A quickie: last night I was eavesdropping on the words of Falstaff from backstage and he says to Hal he says, “O, thou hast damnable iteration, and art indeed able to corrupt a saint.
For people used to using the word in computer science, it’s worth saying that “iteration” in this case means “ability to quote scripture.” Damnable iteration would be that thing where people quote scripture for malicious or self-serving purposes, the very sort of thing believers consider to be behavior that gets one a place of honor in a lake of fire, what with it breaking two, maybe three commandments at the same.
See, Falstaff has just told Hal that someone has insulted him (Hal) in public – “I regarded him not, and yet he talked wisely, and in the street too.” Hal responds “Thou didst well, for wisdom cries out in the street and no man regards it.” Hal is quoting Proverbs 1:20-onward as a slapback at Falstaff because…that’s how these two communicate, via verbal slaps. Men, right?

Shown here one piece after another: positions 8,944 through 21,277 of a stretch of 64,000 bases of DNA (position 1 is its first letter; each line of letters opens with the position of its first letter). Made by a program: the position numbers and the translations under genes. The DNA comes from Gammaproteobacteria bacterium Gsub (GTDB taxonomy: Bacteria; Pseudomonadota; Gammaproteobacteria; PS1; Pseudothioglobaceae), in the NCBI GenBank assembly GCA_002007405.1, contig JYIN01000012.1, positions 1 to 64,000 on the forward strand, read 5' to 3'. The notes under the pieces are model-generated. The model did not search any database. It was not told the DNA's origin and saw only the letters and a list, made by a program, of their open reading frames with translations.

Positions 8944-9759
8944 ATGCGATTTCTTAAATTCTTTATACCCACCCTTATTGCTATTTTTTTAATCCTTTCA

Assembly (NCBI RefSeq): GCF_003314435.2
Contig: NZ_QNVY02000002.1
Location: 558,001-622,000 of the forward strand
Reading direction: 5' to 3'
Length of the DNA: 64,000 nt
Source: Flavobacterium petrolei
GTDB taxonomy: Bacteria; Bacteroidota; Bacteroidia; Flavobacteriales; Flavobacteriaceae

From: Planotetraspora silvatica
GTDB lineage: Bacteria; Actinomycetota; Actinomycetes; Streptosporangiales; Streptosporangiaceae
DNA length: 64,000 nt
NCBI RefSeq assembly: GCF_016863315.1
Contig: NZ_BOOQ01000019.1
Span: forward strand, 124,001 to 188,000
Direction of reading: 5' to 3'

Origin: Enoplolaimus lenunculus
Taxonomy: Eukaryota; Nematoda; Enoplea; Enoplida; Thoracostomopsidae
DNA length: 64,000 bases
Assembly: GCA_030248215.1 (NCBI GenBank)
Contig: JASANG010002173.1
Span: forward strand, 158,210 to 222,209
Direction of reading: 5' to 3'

Falstaff’s response is that quoted above. He considers – not seriously, but conversationally and repeatedly – himself to be the saint corrupted by this whippersnapper. We know better.
Anyway, if today you chance to hear anyone aggressively misquoting words from books many consider holy (particularly the misquoter) in a vain (both senses) attempt to excuse their own malevolent behavior, this is a handy phrase. You should bear the source in mind, but…that’s the way it goes when you quote Shakespeare. Can’t trust nobody.